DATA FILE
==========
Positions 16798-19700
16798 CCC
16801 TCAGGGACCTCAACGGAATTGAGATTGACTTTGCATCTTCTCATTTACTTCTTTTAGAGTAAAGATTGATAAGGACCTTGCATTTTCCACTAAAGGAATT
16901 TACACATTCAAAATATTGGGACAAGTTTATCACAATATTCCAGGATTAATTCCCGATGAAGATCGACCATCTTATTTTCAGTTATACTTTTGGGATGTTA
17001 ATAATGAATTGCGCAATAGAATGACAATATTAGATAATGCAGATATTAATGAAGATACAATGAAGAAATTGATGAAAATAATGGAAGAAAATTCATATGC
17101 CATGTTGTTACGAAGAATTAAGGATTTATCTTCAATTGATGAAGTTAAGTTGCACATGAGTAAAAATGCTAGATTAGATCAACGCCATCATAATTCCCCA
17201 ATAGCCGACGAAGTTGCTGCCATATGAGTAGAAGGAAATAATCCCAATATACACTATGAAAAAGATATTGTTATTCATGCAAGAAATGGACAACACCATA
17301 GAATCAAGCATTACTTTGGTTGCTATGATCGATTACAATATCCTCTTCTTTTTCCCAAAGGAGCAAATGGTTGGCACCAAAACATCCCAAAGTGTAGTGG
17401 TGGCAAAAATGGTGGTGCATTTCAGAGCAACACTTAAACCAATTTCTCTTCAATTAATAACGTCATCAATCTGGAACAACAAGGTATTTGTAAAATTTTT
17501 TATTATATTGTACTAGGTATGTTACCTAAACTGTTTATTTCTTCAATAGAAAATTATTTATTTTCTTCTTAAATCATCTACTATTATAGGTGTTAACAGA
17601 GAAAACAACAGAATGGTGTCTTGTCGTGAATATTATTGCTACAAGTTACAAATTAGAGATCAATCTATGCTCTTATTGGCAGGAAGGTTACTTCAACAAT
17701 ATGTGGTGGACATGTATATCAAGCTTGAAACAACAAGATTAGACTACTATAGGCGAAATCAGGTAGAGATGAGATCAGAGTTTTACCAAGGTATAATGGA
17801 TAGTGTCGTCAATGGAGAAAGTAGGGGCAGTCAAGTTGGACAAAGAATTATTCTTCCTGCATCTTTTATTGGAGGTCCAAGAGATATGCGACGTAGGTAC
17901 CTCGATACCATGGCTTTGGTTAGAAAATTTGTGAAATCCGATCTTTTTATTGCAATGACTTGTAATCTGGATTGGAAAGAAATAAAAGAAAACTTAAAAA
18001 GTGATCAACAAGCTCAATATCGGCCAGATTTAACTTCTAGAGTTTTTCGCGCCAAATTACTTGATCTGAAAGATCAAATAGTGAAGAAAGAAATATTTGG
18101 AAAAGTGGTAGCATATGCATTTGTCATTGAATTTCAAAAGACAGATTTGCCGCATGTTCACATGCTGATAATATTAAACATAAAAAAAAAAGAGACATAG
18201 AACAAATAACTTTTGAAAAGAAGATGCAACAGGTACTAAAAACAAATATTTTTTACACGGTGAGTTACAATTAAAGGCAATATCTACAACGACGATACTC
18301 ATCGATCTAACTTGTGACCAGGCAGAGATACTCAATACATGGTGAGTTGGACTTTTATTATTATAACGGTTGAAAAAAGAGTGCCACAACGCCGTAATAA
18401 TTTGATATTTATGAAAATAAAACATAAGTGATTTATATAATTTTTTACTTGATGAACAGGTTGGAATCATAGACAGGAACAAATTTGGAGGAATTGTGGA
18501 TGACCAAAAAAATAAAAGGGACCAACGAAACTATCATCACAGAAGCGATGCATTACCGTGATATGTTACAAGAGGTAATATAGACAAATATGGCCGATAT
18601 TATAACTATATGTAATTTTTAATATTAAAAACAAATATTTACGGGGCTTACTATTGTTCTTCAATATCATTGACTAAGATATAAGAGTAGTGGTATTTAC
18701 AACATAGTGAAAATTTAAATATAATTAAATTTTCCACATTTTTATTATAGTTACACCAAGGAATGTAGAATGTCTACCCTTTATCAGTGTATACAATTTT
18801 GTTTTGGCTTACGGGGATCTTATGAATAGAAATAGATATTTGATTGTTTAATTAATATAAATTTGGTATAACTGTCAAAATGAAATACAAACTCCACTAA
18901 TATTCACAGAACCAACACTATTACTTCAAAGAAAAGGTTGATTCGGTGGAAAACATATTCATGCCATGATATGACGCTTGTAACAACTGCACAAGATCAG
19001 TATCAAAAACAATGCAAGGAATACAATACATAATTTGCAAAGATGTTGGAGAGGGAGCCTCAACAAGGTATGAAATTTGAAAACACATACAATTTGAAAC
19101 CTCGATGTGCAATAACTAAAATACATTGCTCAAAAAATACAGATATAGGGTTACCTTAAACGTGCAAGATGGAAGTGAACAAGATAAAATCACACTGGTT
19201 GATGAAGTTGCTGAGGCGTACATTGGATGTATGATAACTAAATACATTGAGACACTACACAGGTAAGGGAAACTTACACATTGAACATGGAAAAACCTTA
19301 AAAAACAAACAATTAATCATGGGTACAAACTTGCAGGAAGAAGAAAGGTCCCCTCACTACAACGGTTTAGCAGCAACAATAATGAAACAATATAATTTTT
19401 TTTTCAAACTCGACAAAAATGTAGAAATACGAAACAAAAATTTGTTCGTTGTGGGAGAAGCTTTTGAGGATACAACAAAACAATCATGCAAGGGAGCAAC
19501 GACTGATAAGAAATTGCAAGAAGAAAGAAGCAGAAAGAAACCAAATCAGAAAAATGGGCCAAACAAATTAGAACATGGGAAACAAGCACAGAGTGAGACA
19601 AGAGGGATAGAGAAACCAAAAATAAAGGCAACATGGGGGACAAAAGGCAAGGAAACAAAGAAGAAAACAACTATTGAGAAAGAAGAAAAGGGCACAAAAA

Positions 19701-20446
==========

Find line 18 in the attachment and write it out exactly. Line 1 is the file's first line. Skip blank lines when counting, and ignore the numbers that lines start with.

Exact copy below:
18301 ATCGATCTAACTTGTGACCAGGCAGAGATACTCAATACATGGTGAGTTGGACTTTTATTATTATAACGGTTGAAAAAAGAGTGCCACAACGCCGTAATAA